U.S. women's hockey team refuses to look beyond its semifinal matchup with Sweden Monday. Canada plays Switzerland in the other semi. (Jonathan Nackstrand / AFP/Getty Images)
Sochi, Russia — All of the talk during practice in advance of Team USA’s women’s hockey semifinal was about Sweden, their opponent.
It wasn’t until the players stepped off the sheet and the team met reporters did the topic come up of facing you-know-who for you-know-what.
“We’re not looking straight to the gold medal game,” U.S. captain Meghan Duggan said. “We have a huge semifinal game against a great team and we’ll worry about that one and then we’ll go from there.”
The U.S. and Canada remain on a collision course but still have some business each team must attend to before that game can happen. Sweden stunned Finland in the quarterfinals to set up its date with Team USA today; Canada faces Switzerland.
“We’re all fired up,” U.S. coach Katey Stone said. “The main thing is that our kids play their best hockey the next two games, individually and collectively.”
There is a history between the U.S. and Sweden. The Swedes defeated the Americans, 3-2, in the semifinals at the 2006 Turin Games, the only time in 12 international meetings Sweden has topped the U.S. Sweden’s Pernilla Winberg (two goals, three assists) scored the winner.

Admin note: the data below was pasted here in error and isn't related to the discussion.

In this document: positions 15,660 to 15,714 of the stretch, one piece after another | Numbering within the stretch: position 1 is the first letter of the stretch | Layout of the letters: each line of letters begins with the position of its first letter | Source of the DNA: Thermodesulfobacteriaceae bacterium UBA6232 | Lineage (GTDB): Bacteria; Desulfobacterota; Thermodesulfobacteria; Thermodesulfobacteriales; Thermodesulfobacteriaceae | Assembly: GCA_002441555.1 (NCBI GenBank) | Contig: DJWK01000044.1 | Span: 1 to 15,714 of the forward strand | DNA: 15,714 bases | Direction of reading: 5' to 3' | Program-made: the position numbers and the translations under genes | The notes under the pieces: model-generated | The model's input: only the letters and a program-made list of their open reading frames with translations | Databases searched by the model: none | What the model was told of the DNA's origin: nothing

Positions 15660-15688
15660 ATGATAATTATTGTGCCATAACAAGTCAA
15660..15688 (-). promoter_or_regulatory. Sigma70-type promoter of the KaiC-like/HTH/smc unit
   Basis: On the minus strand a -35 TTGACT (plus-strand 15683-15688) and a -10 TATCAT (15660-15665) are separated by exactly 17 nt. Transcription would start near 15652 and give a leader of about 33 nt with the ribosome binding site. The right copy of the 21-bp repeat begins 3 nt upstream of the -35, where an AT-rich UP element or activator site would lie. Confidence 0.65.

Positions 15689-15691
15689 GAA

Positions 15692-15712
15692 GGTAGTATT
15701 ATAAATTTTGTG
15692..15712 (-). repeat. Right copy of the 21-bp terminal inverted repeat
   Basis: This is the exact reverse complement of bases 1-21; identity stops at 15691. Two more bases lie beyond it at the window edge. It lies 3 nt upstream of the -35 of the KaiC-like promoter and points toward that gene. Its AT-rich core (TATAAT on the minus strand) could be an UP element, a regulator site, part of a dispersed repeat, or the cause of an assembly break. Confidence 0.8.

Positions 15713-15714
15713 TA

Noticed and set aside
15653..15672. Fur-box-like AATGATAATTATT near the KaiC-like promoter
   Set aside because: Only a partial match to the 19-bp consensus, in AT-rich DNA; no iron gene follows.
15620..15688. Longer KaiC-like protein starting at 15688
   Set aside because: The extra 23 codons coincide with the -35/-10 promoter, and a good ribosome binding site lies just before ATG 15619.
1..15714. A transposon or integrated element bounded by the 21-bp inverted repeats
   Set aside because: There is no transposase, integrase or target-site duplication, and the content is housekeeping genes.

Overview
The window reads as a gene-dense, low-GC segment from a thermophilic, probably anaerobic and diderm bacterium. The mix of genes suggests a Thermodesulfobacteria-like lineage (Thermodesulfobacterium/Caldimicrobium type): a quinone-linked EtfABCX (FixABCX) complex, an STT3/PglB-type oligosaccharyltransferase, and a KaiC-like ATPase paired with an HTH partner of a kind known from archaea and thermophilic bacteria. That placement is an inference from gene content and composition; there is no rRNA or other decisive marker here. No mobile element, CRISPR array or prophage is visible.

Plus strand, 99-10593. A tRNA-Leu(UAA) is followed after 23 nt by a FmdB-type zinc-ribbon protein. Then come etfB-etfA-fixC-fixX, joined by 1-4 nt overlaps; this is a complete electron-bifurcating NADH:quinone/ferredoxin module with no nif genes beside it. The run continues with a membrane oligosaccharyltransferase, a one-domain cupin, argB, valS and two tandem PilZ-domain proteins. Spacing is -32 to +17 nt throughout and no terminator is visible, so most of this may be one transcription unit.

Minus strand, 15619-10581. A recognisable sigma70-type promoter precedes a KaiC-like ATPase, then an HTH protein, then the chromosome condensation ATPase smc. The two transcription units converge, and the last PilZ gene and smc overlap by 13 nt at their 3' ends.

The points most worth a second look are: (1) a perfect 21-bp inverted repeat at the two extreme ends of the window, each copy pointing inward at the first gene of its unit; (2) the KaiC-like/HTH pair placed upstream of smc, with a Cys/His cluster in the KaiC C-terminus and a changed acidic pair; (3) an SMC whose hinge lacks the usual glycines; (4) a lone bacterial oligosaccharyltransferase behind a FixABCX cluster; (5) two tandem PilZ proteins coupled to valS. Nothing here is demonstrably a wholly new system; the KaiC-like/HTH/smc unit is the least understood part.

Stone said she doesn’t plan to use that loss as motivation.
“Some of these kids are too young, that stuff is in the past,” Stone said. “It’s a different team.”
Instead, the focus is on a Sweden team that came out of Group B, which featured the lower-ranked teams in the tournament.
“They’re strong,” Stone said. “They play a great game through the neutral zone. They stretch kids, they handle the puck well, they’re patient and their goaltender has done a good job.”
Canada has cruised through the tournament, including a 3-2 victory over the U.S. in the preliminary round. The only potential stumbling block to an opportunity to play for a third consecutive gold medal is Swiss goaltender Florence Schelling, who has the ability to steal a game.
“They have a great goaltender so we will have to work around her,” Canada forward Hayley Wickenheiser said. “If we can do that, we have great speed and the defensive ability and can capitalize on anything they throw at us.”